3. 3. GRAPHICAL ILLUSTRATION Graphical Illustration : Full Production & Economic Growth
  4. 4. A nation’s standard of living is determined by the productivity of its workers. Productivity refers to the quantity of goods and services that a worker can produce from each hour of work. Thus, to understand the large differences in living standards across countries, the focus lies on the production of goods and services. WHY PRODUCTIVITY IS SO IMPORTANT?
  5. 5. THE CONCEPT OF PRODUCTIVITY Productivity Concept of assessing the amount of output produced by economy’s resources, increase when resources increases (advancement, capability, quantity etc.) Often measures specifically by output per worker.
  6. 6. HOW PRODUCTIVITY IS DETERMINED  The resources or inputs used to produce goods and services are called the factors of production.  These factors of production directly determine productivity.
  7. 7. Measures of Production  Gross Domestic Product (GDP) - Dollar figure that measure the values of all finished goods & services produced in an economy in a year; excluding products in progress, secondhand sales, stocks or bonds. MEASURES OF PRODUCTION
  8. 8. Measures of Production  2 types of GDP i. Nominal GDP (Money GDP) • Measures the value of production in terms of prices at the time of production. • Affected by changes in price and production. ii. Real GDP (Constant GDP) • Money GDP adjusted to eliminate inflation. • Shows how the actual production change without influence of price change. MEASURES OF PRODUCTION
  9. 9.  Underground Economy Productive activities that are not reported for tax purposes and are not included in GDP. • Nonmarket productive activities Volunteer work, maintaining your car, etc. • Unreported work Mowing lawns, full-time housecleaning, tips, etc. • Swapped services Dental work in exchange for legal advice. MEASURES OF PRODUCTION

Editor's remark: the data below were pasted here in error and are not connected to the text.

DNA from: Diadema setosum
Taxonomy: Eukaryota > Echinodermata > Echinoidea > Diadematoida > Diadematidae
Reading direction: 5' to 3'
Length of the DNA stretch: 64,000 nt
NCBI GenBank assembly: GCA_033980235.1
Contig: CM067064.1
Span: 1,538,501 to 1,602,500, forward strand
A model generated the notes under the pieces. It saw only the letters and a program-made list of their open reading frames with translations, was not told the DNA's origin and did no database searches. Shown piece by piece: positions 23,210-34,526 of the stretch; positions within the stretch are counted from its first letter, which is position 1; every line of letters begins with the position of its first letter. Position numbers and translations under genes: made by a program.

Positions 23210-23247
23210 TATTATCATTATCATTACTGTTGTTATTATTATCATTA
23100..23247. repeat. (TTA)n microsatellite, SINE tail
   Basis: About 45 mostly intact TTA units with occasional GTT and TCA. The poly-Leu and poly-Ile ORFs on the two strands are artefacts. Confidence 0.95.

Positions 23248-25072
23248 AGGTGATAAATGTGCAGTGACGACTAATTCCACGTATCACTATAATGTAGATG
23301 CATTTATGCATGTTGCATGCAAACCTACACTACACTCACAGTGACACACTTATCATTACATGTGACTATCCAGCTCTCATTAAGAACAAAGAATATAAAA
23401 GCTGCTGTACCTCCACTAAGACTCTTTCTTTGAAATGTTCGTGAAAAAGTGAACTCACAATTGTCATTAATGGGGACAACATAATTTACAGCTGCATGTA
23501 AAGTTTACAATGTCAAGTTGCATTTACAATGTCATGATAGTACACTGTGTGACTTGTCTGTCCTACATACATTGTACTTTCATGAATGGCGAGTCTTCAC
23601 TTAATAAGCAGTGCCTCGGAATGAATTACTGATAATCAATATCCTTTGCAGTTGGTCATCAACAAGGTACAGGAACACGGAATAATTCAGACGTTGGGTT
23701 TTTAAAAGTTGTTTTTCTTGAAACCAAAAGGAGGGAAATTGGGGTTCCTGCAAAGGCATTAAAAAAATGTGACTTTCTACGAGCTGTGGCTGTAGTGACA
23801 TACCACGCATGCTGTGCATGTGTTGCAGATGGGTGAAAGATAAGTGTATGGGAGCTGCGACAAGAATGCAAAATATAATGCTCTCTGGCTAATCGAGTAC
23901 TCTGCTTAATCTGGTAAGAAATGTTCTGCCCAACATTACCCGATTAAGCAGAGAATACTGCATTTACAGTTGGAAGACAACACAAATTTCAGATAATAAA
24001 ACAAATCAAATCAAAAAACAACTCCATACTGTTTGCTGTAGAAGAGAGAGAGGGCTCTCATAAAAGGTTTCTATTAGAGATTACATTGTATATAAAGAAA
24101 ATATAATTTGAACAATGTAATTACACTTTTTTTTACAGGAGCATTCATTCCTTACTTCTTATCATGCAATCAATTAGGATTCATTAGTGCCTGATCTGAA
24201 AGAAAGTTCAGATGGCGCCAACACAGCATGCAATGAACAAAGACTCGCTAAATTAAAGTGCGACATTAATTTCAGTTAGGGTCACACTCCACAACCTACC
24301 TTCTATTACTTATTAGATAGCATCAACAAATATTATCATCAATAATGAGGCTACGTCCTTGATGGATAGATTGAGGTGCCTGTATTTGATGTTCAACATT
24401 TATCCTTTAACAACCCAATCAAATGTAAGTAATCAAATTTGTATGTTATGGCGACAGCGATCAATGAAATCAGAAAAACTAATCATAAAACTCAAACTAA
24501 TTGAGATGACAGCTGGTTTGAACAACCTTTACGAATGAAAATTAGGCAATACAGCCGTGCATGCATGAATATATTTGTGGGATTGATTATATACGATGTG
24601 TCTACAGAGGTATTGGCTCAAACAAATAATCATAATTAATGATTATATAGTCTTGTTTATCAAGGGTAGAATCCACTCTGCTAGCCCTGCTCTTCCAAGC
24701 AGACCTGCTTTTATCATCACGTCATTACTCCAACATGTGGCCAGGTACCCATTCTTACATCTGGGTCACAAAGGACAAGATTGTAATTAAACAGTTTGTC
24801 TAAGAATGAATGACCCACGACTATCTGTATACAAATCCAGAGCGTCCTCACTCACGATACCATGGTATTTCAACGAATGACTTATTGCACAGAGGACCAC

10. 10. Indicate whether the following transactions are included or excluded in calculating the GDP.  Income from a company trading drugs substance which is used for licensed medicine • Included - productive transaction, legal  A man bought health care product for his father • Included– involve direct transactions, new goods  A teenager helps wash his father’s car and get paid • Excluded - not reported for tax purpose  A farmer purchase used tractor for his new farm land • Excluded - second hand, transactions already occurred REVIEW
  11. 11. THE GDP GAP The GDP Gap (output gap) The difference between potential GDP and actual GDP or actual output  Y*–Y = GDP Gap Y* is actual GDP/output Y is potential GDP/output • Actual GDP - what the country actually produces • Potential GDP - what the economy would produce if all its resources were fully utilized
  12. 12. THE GDP GAP  Recall that Y* is actual GDP/output while Y is potential GDP/output • If Y*–Y yields a positive number (inflationary gap) • Y* > Y  inflation tends to rise • If Y*–Y yields a negative number (recessionary gap) • Y* < Y  downward pressure on inflation, signifying deflation.
  13. 13. THE FACTORS OF PRODUCTION  Physical capital  Human capital  Natural resources  Technological knowledge
  14. 14. THE FACTORS OF PRODUCTION  Capital is a produced factor of production.  It is an input into the production process that in the past was an output from the production process.
  15. 15. PHYSICAL CAPITAL  Physical capital is the stock of equipment and structures that are used to produce goods and services.  Tools used to build or repair automobiles.  Tools used to build furniture.  Office buildings, schools, etc.